Communities Join in on Brentwood Tree-Planting Establishing a partnership between green thumb volunteers in several South Hills communities is just as important to them as the trees they plant. “We have to stand together,” said Jonathan Turban, chairman of a multi-municipal shade tree commission, established through Economic Development South. “Trees are definitely important ... the urban forest is starting to get pretty bare.” More than 30 volunteers from Brentwood, Baldwin Borough, Whitehall and other neighboring communities planted 25 trees on Nov. 10 in Brentwood Park as part of a grant received through Economic Development South from TreeVitalize and the Western Pennsylvania Conservancy. Economic Development South is a nonprofit organization working to boost community growth in Baldwin Borough, Brentwood, Whitehall and the Pittsburgh neighborhoods of Carrick and Overbrook. The grant is the first for TreeVitalize to include multiple municipalities. “It’s these kinds of things that make the community better,” said Greg Jones, director of Economic Development South. Jones said he hopes the group can receive another grant in the spring to plant trees in Whitehall. One of Jones’ main goals for the project is to develop a network of volunteers in the EDS communities. Kentucky Coffeetrees and Princeton American Elms are just some of the species newly planted in Brentwood Park near the parking lot and on the hillside near the baseball fields. Volunteers planting the trees said they did so to aid in the beautification of Brentwood Park, to establish more pride in each EDS municipality and to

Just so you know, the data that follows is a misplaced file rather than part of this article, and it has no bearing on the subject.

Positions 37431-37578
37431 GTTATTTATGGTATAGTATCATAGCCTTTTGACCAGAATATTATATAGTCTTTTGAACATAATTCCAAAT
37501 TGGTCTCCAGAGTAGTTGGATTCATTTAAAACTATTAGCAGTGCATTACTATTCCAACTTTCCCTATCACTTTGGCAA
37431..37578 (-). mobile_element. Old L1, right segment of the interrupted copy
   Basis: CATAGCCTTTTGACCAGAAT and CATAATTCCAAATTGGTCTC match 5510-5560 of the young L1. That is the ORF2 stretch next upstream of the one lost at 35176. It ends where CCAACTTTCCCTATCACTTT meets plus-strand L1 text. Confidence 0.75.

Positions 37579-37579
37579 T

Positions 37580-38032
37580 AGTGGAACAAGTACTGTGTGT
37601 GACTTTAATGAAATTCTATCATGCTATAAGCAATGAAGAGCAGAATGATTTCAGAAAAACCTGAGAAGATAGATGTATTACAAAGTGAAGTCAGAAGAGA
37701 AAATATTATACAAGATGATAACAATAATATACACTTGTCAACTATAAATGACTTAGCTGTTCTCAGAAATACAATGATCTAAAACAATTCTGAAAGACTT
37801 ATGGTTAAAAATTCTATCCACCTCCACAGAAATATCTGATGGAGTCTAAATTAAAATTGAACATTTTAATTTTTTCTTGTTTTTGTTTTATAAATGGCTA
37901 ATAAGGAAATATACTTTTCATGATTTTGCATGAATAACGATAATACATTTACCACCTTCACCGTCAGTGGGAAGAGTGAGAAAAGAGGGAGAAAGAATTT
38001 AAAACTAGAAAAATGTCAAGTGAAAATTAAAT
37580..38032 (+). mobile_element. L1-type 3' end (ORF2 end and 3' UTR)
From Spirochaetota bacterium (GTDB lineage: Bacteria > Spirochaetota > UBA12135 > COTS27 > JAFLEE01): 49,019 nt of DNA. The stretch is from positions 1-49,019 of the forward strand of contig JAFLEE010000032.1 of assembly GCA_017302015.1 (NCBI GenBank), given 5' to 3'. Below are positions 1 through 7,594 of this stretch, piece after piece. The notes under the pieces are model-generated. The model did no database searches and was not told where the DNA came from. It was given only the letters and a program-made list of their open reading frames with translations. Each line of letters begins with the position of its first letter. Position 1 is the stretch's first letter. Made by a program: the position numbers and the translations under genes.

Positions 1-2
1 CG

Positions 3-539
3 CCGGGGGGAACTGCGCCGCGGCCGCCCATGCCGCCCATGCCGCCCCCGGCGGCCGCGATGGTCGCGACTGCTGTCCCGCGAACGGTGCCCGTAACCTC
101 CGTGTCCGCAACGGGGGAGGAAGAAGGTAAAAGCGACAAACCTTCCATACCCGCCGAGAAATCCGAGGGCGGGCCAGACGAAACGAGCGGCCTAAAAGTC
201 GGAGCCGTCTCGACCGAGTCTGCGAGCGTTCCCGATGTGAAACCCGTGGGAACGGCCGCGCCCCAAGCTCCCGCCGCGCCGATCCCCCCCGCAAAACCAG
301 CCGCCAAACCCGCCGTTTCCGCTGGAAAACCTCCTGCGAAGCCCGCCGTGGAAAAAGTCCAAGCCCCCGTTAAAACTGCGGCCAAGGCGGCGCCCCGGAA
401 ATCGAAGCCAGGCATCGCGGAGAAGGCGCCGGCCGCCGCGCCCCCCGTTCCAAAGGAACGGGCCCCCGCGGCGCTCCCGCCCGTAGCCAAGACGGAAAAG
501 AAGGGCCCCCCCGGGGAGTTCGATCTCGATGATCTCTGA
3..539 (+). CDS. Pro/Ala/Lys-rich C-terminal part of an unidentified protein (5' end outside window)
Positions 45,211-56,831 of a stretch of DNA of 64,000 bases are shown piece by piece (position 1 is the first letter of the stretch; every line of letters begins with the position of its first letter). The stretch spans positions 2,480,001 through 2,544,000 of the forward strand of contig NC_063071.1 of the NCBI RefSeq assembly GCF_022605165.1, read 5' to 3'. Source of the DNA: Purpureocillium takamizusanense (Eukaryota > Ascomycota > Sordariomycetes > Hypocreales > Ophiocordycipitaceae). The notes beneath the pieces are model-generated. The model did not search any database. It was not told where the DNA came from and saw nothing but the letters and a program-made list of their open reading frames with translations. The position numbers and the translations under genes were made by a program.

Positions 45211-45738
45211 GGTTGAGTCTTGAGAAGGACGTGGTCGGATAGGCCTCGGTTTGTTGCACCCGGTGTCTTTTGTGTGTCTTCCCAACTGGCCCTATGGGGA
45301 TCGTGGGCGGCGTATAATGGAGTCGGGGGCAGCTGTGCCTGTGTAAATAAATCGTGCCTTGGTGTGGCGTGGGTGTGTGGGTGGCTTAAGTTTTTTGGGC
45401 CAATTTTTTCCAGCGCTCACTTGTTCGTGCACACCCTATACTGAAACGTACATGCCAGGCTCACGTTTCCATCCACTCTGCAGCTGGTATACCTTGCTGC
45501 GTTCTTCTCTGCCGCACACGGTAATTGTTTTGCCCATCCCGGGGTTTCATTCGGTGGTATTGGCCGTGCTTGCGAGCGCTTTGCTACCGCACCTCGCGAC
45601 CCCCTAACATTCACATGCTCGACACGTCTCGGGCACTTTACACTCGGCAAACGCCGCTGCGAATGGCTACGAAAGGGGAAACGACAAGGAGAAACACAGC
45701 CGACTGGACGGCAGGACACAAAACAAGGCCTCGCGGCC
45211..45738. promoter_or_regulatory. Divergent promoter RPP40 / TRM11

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build stronger ties between the neighboring communities. “It’s bringing back the neighborhoods,” said Susan Simmers, a Baldwin Township resident. Likewise, Brentwood Park is scheduled to begin the first two phases of a multi-phase $8 million renovation in 2013. The TreeVitalize grant, though separate from the park renovation, is a nice way to kick it off, said Frank Cappetta, a Brentwood Park Initiative director. The BPI is a nonprofit organization formed by Brentwood residents to raise money for the park refurbishment. Several of the volunteers on Saturday are BPI members. “This is a nice first step,” Cappetta said. “This isn’t just a Brentwood planting.” Other volunteers said they remember when previous park renovations caused the demolition of trees, so it’s nice to be a part of the rebuilding. “I want to watch it grow as my kids do,” said Jamie Kephart, a Brentwood resident. “It’s just a good way to give back, beautify.” Teegan McDonough, community outreach assistant at TreeVitalize, helped the volunteers plant the trees. She said

that TreeVitalize will help more than 30 communities in the Pittsburgh area plant trees from Oct. 19 to Dec. 1.


Speaker

Polar Plunge 2013 Bob Healey Bob McKown Chris Woods Craig Tilbrook Donna Courson Eric Riesen Frank Cappetta Greg Jones Jay Geisler Jeff Golvash Jennie Schultz Jim Maksin Mia Maksin Laura Van Wert Sean Richter Owen Richter

Bethany Narey, Owner, CCT, Health Enhancing Thermography (HE@T) 855-254-4328 • www.heat-images.com What thermography is and how it is used as a diagnostic medical imaging tool, the benefits of thermography, some key medical applications that thermography has including chiropractic, unexplained pain, and sports medicine. Lastly, She will speak on women’s breast health, thermography’s role in the earlier detection of breast disease, and provide case studies and comparisons.